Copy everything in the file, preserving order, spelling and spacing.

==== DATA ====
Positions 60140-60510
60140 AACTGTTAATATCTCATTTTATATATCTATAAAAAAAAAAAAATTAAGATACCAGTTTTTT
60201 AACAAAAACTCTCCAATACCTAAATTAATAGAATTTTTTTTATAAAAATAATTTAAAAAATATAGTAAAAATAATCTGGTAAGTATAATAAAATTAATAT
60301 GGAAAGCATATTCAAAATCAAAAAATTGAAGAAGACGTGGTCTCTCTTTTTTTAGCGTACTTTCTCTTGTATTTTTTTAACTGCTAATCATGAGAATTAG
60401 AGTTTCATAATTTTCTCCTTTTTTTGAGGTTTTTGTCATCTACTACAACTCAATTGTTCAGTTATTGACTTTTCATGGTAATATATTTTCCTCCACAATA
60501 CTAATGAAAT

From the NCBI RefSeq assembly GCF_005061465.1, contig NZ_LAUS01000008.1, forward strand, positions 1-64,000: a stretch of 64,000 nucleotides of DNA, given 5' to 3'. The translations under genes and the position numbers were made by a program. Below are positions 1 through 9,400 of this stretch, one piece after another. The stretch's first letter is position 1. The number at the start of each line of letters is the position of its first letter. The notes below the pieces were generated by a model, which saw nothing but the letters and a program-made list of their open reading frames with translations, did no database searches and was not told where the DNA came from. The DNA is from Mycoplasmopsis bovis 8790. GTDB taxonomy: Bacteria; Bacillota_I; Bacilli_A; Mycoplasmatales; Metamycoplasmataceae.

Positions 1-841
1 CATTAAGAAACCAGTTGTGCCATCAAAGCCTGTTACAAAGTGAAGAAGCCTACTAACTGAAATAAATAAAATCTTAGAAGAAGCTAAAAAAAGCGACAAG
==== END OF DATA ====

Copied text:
Positions 60140-60510
60140 AACTGTTAATATCTCATTTTATATATCTATAAAAAAAAAAAAATTAAGATACCAGTTTTTT
60201 AACAAAAACTCTCCAATACCTAAATTAATAGAATTTTTTTTATAAAAATAATTTAAAAAATATAGTAAAAATAATCTGGTAAGTATAATAAAATTAATAT
60301 GGAAAGCATATTCAAAATCAAAAAATTGAAGAAGACGTGGTCTCTCTTTTTTTAGCGTACTTTCTCTTGTATTTTTTTAACTGCTAATCATGAGAATTAG
60401 AGTTTCATAATTTTCTCCTTTTTTTGAGGTTTTTGTCATCTACTACAACTCAATTGTTCAGTTATTGACTTTTCATGGTAATATATTTTCCTCCACAATA
60501 CTAATGAAAT

From the NCBI RefSeq assembly GCF_005061465.1, contig NZ_LAUS01000008.1, forward strand, positions 1-64,000: a stretch of 64,000 nucleotides of DNA, given 5' to 3'. The translations under genes and the position numbers were made by a program. Below are positions 1 through 9,400 of this stretch, one piece after another. The stretch's first letter is position 1. The number at the start of each line of letters is the position of its first letter. The notes below the pieces were generated by a model, which saw nothing but the letters and a program-made list of their open reading frames with translations, did no database searches and was not told where the DNA came from. The DNA is from Mycoplasmopsis bovis 8790. GTDB taxonomy: Bacteria; Bacillota_I; Bacilli_A; Mycoplasmatales; Metamycoplasmataceae.

Positions 1-841
1 CATTAAGAAACCAGTTGTGCCATCAAAGCCTGTTACAAAGTGAAGAAGCCTACTAACTGAAATAAATAAAATCTTAGAAGAAGCTAAAAAAAGCGACAAG